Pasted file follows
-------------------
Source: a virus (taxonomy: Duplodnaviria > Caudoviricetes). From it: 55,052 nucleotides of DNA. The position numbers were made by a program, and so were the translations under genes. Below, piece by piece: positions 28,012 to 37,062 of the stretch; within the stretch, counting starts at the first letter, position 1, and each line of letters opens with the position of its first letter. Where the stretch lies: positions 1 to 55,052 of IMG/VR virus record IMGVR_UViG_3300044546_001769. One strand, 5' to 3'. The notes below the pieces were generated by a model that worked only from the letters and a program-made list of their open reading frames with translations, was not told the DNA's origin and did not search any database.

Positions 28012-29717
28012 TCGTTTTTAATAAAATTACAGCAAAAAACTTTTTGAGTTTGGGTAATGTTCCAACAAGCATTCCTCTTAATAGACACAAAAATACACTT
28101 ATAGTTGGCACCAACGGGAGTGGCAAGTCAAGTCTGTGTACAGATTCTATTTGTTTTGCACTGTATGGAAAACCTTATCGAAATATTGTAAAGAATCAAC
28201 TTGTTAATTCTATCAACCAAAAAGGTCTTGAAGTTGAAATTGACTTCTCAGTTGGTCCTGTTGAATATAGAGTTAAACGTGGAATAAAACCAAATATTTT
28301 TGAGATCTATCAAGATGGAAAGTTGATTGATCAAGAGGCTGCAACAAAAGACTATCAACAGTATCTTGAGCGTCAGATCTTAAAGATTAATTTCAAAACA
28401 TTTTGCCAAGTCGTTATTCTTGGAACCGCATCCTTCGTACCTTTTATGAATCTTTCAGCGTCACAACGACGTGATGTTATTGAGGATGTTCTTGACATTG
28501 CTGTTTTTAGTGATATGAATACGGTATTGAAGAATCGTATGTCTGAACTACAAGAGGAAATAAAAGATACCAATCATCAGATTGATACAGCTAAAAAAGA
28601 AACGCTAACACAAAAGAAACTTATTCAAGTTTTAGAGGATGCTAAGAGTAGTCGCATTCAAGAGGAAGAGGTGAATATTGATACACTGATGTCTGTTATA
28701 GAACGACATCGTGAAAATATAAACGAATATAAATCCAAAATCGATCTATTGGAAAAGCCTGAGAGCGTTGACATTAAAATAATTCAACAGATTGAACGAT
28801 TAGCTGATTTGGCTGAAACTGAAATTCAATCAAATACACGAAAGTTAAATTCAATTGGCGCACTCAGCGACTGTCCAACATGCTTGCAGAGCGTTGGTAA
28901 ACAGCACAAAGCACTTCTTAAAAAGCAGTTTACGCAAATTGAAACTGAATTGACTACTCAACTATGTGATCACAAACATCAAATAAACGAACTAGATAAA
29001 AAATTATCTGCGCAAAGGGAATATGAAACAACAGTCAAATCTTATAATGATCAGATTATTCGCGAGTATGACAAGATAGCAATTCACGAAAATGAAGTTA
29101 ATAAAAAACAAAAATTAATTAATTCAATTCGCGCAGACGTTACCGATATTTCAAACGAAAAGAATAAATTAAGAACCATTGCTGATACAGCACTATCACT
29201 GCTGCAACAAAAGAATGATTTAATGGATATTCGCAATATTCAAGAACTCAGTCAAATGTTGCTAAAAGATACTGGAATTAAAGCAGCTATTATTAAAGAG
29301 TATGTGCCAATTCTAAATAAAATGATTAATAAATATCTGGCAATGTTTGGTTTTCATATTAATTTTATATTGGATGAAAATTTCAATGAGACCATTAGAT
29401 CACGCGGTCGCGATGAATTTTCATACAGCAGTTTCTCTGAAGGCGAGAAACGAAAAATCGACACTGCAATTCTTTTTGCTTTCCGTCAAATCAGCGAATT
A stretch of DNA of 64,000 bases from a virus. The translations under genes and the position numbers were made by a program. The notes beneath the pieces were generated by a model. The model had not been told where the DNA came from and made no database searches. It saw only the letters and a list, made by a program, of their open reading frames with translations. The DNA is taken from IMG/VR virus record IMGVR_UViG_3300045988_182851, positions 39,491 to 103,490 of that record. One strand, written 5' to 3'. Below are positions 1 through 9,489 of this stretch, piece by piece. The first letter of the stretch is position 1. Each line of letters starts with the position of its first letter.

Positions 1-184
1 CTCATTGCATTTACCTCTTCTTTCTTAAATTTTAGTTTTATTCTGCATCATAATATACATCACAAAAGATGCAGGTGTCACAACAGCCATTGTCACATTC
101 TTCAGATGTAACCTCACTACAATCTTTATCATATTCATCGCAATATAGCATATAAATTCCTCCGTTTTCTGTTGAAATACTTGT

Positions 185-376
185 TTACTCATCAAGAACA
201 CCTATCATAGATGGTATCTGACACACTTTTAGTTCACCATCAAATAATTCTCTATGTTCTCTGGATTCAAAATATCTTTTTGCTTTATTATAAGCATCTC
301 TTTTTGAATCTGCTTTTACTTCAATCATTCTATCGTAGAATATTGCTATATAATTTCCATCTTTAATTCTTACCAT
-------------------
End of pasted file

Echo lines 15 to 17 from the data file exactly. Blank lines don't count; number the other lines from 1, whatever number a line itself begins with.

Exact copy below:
29201 GCTGCAACAAAAGAATGATTTAATGGATATTCGCAATATTCAAGAACTCAGTCAAATGTTGCTAAAAGATACTGGAATTAAAGCAGCTATTATTAAAGAG
29301 TATGTGCCAATTCTAAATAAAATGATTAATAAATATCTGGCAATGTTTGGTTTTCATATTAATTTTATATTGGATGAAAATTTCAATGAGACCATTAGAT
29401 CACGCGGTCGCGATGAATTTTCATACAGCAGTTTCTCTGAAGGCGAGAAACGAAAAATCGACACTGCAATTCTTTTTGCTTTCCGTCAAATCAGCGAATT